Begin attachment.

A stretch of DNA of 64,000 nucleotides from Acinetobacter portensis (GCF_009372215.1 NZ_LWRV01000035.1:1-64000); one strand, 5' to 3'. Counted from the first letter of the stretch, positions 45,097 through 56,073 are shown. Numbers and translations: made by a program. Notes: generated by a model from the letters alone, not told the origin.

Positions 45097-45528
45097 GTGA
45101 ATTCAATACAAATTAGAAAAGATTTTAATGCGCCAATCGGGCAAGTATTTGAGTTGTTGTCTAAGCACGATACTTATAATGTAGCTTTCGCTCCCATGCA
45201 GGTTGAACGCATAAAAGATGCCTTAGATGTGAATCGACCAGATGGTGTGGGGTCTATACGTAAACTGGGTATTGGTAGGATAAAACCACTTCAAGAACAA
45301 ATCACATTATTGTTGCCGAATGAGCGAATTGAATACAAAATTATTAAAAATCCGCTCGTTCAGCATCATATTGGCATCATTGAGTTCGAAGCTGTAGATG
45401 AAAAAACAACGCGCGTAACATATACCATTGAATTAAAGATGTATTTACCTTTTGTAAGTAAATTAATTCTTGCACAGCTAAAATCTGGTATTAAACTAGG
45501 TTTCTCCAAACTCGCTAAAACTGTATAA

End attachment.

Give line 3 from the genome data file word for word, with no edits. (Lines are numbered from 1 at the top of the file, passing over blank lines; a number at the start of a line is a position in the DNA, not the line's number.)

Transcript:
45097 GTGA